Since sundown on Monday, 28 Palestinians – including 10 children and a woman – were killed in Gaza, most by airstrikes, health officials there said. The Israeli military said at least 16 of the dead were militants.
Two women were killed by rockets fired from Gaza that hit their homes in the southern city of Ashkelon – the first Israeli deaths in the current violence. At least 10 other Israelis have been wounded since Monday evening.
After those deaths, Israeli Prime Minister Benjamin Netanyahu said officials decided to “increase both the strength and rate of the strikes” against militant groups Hamas and Islamic Jihad in the Gaza Strip.
Egyptian officials said they were trying to broker a cease-fire, but the cycle of violence was gaining momentum. Even before the two Israeli deaths, the Israeli military said it was sending troop reinforcements to the Gaza border, and the defence minister ordered the mobilisation of 5000 reserve soldiers.
Lieutenant Colonel Jonathan Conricus, a military spokesman, told reporters that Israel was beefing up defensive forces on the border to prevent possible infiltrations and increasing its offensive forces as well, primarily in the air.
He said the objective was to send a “clear message” to Hamas.
The barrage of rockets and airstrikes was preceded by hours of clashes on Monday between Palestinians and Israeli security forces, including dramatic confrontations at Jerusalem’s Al-Aqsa Mosque compound, a sacred site to both Jews and Muslims. The current violence, like previous rounds, including the last intifada, or uprising, has been fuelled by conflicting claims over Jerusalem, which is at the emotional core of the long conflict.
In a sign of widening unrest, hundreds of residents of Arab communities across Israel staged overnight demonstrations denouncing the recent actions of Israeli security forces against Palestinians. It was one of the largest protests by Palestinian citizens in Israel in recent years.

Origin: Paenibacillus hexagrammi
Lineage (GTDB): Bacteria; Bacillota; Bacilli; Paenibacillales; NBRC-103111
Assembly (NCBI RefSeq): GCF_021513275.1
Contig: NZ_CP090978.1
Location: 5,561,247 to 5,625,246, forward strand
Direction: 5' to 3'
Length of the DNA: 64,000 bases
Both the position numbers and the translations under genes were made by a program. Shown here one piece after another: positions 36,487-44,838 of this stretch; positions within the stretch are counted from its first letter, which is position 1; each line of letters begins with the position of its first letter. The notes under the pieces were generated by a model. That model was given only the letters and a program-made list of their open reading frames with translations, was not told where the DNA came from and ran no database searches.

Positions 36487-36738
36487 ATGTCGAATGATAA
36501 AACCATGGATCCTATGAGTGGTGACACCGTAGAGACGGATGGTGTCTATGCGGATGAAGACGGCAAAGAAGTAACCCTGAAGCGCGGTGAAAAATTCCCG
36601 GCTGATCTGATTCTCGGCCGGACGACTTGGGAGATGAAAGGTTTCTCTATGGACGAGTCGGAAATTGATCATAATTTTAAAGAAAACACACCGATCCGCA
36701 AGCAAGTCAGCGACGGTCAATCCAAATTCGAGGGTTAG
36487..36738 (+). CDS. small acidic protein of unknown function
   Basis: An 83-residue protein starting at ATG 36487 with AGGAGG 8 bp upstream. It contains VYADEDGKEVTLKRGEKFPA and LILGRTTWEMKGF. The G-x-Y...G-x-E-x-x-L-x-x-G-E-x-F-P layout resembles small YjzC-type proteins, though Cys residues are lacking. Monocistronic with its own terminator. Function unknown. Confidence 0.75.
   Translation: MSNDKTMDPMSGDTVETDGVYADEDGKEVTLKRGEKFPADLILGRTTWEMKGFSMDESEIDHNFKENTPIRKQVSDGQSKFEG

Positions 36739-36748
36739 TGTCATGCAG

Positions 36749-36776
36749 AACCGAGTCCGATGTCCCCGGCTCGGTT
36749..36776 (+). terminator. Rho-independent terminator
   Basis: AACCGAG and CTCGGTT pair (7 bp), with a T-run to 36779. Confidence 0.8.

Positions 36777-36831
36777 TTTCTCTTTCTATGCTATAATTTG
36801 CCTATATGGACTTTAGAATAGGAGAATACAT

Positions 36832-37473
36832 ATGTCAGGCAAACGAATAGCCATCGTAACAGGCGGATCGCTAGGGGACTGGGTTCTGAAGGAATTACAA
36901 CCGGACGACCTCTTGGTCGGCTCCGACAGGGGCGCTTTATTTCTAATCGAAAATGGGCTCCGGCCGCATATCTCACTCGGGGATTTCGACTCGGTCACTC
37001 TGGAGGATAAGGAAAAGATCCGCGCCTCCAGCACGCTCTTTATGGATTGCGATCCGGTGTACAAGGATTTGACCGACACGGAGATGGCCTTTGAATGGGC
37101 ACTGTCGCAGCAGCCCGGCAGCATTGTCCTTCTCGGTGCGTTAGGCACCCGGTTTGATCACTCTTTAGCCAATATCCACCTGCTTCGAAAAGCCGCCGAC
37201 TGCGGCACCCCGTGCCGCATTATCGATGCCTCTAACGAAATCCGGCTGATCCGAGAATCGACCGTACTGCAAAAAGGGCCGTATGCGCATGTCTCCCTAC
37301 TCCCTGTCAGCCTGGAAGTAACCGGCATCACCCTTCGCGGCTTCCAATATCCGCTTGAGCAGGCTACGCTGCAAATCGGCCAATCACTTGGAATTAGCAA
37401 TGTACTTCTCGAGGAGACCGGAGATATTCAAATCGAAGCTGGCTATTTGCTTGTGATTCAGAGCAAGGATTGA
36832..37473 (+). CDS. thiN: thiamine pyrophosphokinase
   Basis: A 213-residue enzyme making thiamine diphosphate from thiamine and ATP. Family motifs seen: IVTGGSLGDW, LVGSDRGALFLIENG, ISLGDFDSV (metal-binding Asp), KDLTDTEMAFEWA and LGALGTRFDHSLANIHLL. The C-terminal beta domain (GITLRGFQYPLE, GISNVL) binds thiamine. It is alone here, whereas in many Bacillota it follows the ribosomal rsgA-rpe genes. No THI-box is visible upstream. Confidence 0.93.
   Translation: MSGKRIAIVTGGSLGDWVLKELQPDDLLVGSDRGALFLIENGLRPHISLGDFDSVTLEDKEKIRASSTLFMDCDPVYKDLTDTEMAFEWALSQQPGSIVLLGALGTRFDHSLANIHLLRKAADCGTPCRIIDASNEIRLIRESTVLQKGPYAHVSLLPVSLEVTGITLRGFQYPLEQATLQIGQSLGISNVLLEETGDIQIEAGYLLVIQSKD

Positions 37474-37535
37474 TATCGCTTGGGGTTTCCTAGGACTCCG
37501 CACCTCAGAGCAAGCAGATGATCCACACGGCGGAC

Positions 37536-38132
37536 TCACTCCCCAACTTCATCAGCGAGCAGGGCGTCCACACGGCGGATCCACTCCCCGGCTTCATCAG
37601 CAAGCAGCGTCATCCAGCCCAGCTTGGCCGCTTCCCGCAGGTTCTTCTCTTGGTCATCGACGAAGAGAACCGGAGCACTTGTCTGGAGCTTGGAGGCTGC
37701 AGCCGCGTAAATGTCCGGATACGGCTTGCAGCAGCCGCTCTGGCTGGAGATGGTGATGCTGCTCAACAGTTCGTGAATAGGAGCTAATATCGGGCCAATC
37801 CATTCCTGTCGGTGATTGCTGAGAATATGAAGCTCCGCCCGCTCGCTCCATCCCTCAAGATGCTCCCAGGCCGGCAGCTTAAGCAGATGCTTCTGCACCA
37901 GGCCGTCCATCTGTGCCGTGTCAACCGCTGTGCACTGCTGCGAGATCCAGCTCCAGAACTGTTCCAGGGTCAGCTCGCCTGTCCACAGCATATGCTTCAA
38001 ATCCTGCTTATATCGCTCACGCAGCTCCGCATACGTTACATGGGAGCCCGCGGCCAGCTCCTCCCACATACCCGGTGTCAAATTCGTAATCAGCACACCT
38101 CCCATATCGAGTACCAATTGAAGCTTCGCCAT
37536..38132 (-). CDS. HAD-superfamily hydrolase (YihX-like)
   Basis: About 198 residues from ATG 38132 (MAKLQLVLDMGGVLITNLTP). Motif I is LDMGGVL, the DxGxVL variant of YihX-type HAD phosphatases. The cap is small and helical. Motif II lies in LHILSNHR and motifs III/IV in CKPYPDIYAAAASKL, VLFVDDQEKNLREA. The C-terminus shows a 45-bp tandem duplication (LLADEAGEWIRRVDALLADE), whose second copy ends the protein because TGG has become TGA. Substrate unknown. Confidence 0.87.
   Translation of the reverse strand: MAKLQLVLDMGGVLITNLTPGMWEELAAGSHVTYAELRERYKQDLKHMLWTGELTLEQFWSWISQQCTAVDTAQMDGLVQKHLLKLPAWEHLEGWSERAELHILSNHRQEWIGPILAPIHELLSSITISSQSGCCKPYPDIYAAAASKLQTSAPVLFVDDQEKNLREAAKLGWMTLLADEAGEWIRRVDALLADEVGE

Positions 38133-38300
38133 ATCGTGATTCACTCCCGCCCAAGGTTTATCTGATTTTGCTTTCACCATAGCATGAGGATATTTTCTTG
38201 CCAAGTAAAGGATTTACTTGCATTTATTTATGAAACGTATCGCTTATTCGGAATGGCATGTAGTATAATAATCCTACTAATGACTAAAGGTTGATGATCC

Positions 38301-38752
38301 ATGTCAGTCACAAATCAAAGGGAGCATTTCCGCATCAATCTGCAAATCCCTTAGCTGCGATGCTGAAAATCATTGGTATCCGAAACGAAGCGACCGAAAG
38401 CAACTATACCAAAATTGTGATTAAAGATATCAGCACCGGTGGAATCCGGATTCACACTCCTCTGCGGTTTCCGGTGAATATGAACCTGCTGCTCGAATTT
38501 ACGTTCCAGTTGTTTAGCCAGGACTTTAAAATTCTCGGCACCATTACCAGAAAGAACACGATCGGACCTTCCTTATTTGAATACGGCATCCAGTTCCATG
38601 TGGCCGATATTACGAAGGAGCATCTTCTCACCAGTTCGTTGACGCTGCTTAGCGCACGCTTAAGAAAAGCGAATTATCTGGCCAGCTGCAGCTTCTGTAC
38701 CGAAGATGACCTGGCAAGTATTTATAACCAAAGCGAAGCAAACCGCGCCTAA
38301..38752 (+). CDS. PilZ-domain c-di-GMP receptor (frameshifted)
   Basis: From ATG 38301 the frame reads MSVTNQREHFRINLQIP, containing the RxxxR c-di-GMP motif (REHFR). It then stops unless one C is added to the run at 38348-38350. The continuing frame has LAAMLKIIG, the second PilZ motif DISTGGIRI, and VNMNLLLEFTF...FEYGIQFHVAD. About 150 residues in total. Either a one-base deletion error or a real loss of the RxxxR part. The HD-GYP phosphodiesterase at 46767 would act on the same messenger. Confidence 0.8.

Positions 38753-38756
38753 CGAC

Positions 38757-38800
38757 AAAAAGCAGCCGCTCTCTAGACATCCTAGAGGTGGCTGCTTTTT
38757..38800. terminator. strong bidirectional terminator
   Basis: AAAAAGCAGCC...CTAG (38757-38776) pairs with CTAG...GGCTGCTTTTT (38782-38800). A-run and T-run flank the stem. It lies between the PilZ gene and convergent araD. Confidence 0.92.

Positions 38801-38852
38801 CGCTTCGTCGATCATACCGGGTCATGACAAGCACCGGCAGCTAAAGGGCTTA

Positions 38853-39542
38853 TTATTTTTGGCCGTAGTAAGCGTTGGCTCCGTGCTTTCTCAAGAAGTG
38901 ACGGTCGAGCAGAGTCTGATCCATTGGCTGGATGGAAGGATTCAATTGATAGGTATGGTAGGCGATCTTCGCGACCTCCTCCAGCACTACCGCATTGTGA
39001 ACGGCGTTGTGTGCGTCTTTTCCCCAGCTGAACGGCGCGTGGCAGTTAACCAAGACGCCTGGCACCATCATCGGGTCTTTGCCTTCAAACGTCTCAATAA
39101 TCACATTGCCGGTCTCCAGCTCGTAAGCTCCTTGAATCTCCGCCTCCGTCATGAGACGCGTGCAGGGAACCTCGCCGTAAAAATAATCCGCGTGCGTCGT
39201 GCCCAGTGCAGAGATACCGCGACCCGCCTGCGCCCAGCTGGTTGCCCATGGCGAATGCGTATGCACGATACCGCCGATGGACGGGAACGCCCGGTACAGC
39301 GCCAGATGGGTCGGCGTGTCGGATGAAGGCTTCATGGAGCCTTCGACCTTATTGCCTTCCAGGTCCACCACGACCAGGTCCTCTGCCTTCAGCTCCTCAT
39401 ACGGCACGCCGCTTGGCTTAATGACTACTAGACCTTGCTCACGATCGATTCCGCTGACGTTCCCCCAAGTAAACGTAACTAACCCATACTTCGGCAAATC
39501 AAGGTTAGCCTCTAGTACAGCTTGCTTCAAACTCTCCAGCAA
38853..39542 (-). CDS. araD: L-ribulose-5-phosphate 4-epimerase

In the central Israeli town of Lod, police fired tear gas and stun grenades after mourners threw rocks at officers during the funeral of an Arab man allegedly shot to death by a Jewish resident the night before. Thousands took part in the funeral, and police said the crowd set fire to a patrol car, a bus and a motorcycle. Two police officers were injured.
Israel and Hamas have fought three wars and numerous skirmishes since the militant group seized control of Gaza in 2007. Recent rounds of fighting have usually ended after a few days, often helped by mediation by Qatar, Egypt and others.
Israel carried out dozens of airstrikes, including two that targeted high-rise apartment buildings where militants were believed to be hiding.
One strike demolished a 12-story building in Gaza City that housed the offices of top Hamas officials. Israeli drones fired a series of warning shots at the roof to give people time to leave the building before it was destroyed. There were no immediate reports of casualties.
At midday, an airstrike hit a building in central Gaza City, sending terrified residents running into the street, including women and barefoot children. The Islamic Jihad militant group confirmed that the strike killed three of its commanders.
Another strike hit a high-rise as people were conducting dawn prayers, killing a woman, her 19-year-old disabled son and another man, residents said. Health officials confirmed the deaths.
The Gaza Health Ministry said 28 people, including 10 children and the woman, have been killed and 152 wounded. Ashraf al-Kidra, a spokesman for the ministry, said Israel’s “relentless assault” was overwhelming the health care system, which has been struggling with a COVID-19 outbreak.
The escalation comes at a time of political limbo in Israel.
Netanyahu has been caretaker prime minister since an inconclusive parliamentary election in March. He failed to form a coalition government with his hard-line and ultra-Orthodox allies, and the task was handed to his political rivals last week.
One of those rivals is Israel’s defence minister, who is overseeing the Gaza campaign. It was not clear whether the political atmosphere was spilling over into military decision-making, though the rival camps have unanimously expressed support for striking Hamas hard.